This begins a 4 part series about my trip to Greece; the first two parts will be about the road trip, the third will be on the islands of Mykonos and Santorini, and the final installment will be a wrap-up of thoughts and conclusions about the trip.
Why write about it? It’s a lot easier than answering questions about what I did and saying the same thing each time. Instead I can just say “go look at my blog” and then go hide in a cave where I don’t have to deal with you people.
Day 1: Arrival in Athens
After 14 hours of plane flights/baby screaming sessions, Niki and I met up with Ilias at the airport, picked up our car, and got dinner. Every meal in Greece must have at least one Greek salad, which is basically bell peppers, tomatoes, olives, and feta. I think it’s a law.
This was also the day that we discovered the horrors of Greek plumbing. Their sewage system isn’t capable of handling toilet paper, so every bathroom has a foul-smelling little garbage can next to the toilet. You do NOT want to forget to take this out every night. Feces in a bucket + 100 degree weather don’t mix.
Day 2: Temple of Poseidon
Marc flew in from Spain, and our gang of four drove up some crazy highways to the Temple of Poseidon… or what’s left of it. Scumbag vandals like Lord Byron have left the place in poor shape.
Day 3: Delphi
ROAD TRIP! We set out in our Hyundai
Accident Accent on the open road for the driving portion of our trip. First stop: Delphi.
The once great city of Delphi is now a mess of rocks overrun by tourists and cats. The stadium and the theater are still pretty much intact, but as luck would have it you’re not allowed to go into either.
The Delphi museum may have had the weirdest photography policy I’ve ever heard: no flash, and no people. That’s right: you can take photos of everything in the museum, but you can’t take a picture of your friends standing next to a statue. Why? The folks who worked there didn’t explain.
It was also on the third day that we started to get worried about the gas crisis. You see, the truck drivers have a program quite similar to the SF taxi medallion program, and the Greek government wanted to float many, many more medallions to help with their budget deficit. This would pretty much wipe out the truck drivers’ retirement, so almost every gas truck driver went on an indefinite strike. We were afraid of getting stranded, but without gas there’s serious consequences to emergency services, medicine, and even food. A bad situation for everyone.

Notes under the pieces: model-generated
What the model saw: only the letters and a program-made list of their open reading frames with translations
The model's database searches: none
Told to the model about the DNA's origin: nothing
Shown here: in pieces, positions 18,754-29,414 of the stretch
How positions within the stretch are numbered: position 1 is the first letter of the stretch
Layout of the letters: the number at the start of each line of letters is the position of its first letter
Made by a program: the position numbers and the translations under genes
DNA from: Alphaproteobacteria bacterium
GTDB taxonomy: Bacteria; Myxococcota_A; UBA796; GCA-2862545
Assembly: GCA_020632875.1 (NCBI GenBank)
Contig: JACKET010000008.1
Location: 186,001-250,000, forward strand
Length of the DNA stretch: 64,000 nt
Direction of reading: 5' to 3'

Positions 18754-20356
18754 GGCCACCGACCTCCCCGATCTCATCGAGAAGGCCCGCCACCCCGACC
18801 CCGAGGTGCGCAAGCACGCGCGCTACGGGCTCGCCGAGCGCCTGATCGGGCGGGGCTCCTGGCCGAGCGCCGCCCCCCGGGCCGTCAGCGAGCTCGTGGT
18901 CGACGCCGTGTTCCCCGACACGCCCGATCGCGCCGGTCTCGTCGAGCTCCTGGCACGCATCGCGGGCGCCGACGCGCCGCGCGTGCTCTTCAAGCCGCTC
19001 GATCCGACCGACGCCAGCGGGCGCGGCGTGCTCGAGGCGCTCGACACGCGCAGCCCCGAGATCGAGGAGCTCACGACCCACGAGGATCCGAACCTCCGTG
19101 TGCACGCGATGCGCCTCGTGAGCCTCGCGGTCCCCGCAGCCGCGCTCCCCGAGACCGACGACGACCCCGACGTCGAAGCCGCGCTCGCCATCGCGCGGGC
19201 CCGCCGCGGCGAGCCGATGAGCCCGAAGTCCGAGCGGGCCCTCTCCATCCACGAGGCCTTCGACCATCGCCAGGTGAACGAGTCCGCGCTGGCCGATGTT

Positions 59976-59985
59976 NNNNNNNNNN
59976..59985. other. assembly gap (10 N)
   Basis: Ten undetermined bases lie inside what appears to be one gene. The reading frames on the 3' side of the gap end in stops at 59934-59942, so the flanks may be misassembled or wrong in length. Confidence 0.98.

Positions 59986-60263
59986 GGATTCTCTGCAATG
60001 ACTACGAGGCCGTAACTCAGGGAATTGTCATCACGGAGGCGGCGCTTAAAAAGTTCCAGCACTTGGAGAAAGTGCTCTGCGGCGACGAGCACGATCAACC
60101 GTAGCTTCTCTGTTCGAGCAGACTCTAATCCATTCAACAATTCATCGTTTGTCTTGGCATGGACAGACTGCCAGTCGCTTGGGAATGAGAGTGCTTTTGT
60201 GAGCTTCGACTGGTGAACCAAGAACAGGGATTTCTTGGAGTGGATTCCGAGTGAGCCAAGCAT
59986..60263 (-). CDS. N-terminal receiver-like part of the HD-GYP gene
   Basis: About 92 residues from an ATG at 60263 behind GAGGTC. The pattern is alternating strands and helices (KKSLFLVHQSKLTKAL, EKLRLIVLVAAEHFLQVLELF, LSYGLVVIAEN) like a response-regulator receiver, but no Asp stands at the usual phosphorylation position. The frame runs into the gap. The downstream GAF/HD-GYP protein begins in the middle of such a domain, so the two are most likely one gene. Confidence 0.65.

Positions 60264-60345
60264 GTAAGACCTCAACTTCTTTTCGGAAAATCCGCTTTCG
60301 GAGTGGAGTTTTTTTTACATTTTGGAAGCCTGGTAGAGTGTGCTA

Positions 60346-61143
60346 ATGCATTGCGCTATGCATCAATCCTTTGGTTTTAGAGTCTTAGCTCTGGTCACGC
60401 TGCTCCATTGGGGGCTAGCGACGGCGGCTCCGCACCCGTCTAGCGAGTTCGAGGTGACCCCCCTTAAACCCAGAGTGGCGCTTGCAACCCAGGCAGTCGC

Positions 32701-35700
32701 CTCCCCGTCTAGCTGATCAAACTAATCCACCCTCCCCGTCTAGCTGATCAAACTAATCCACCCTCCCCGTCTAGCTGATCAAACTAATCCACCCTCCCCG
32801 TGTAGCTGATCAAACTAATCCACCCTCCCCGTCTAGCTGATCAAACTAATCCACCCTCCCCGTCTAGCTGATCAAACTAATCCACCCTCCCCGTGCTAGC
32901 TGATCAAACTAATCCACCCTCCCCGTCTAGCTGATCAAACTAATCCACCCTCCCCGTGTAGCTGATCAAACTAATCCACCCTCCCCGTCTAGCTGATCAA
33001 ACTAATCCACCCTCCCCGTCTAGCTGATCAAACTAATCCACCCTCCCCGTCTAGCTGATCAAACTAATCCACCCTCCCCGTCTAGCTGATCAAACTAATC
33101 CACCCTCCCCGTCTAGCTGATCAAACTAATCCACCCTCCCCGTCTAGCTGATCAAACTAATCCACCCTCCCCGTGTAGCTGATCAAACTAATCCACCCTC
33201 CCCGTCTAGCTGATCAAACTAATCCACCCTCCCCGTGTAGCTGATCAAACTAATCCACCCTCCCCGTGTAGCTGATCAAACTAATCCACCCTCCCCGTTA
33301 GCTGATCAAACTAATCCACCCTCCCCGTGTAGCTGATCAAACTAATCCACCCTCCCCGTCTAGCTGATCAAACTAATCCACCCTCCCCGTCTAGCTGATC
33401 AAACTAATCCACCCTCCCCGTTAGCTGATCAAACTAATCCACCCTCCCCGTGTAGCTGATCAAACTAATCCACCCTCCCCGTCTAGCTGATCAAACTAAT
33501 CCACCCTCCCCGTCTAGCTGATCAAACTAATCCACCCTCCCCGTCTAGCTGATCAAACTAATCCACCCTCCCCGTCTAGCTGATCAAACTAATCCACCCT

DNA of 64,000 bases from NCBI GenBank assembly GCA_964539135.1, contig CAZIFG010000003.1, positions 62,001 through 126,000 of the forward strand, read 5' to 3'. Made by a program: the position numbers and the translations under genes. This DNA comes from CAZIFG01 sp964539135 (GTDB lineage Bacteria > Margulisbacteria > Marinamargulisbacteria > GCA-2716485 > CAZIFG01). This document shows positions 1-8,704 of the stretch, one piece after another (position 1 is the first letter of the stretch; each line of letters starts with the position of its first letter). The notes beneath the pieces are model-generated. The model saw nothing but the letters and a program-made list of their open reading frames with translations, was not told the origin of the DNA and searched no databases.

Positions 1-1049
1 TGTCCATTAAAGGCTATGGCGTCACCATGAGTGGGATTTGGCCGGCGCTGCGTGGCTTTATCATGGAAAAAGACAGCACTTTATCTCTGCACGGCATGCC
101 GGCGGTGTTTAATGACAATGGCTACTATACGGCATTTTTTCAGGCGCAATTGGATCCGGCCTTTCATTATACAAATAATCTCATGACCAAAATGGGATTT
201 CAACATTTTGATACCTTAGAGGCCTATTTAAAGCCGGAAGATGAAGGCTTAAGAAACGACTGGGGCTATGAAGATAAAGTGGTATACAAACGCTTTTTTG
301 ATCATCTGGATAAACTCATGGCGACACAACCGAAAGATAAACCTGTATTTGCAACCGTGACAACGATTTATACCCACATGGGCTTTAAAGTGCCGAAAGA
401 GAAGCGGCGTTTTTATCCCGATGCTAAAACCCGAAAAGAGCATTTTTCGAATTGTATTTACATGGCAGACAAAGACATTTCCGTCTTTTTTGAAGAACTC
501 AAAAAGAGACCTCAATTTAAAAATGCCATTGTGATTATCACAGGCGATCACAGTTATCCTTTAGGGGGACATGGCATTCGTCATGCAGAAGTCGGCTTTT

Day 4: Mt. Olympus
The hike up Mt. Olympus is a grueling all-day hike with steep trails. It’s not for amateurs, which is why we decided not to do it. Instead we just took a hike around the side to a nearby waterfall, which is where the town’s water supply came from. In fact it wasn’t a trail we were walking on so much as an aqueduct.
Our hotel was pretty proud of the fact that they had FOUR STARS. Apparently though, having wiring that’s up to code does not factor into whatever equation gave them FOUR STARS. Luckily, no one suffered electrical burns.
Day 5: Agios Stefanos
The surprising thing about this cliff-side monastery is how peaceful and serene it is, despite being a tourist magnet. The nuns feed the cats who live there and maintain the garden.
The view from the monastery is beautiful, and the little town below is actually kind of charming. We went to a restaurant there where in lieu of a menu, they took us to the kitchen and shows us what was available. I wish more restaurants would do this, it’s adorable. And the food was great.
This was also the worst day of the gas crisis. We had to take time to calculate the gas mileage we got in our Hyundai
Accident Accent so far, and confirm that we would be able to make the next day’s drive without filling up the tank. It was a close call. This is also why you should always travel with nerds.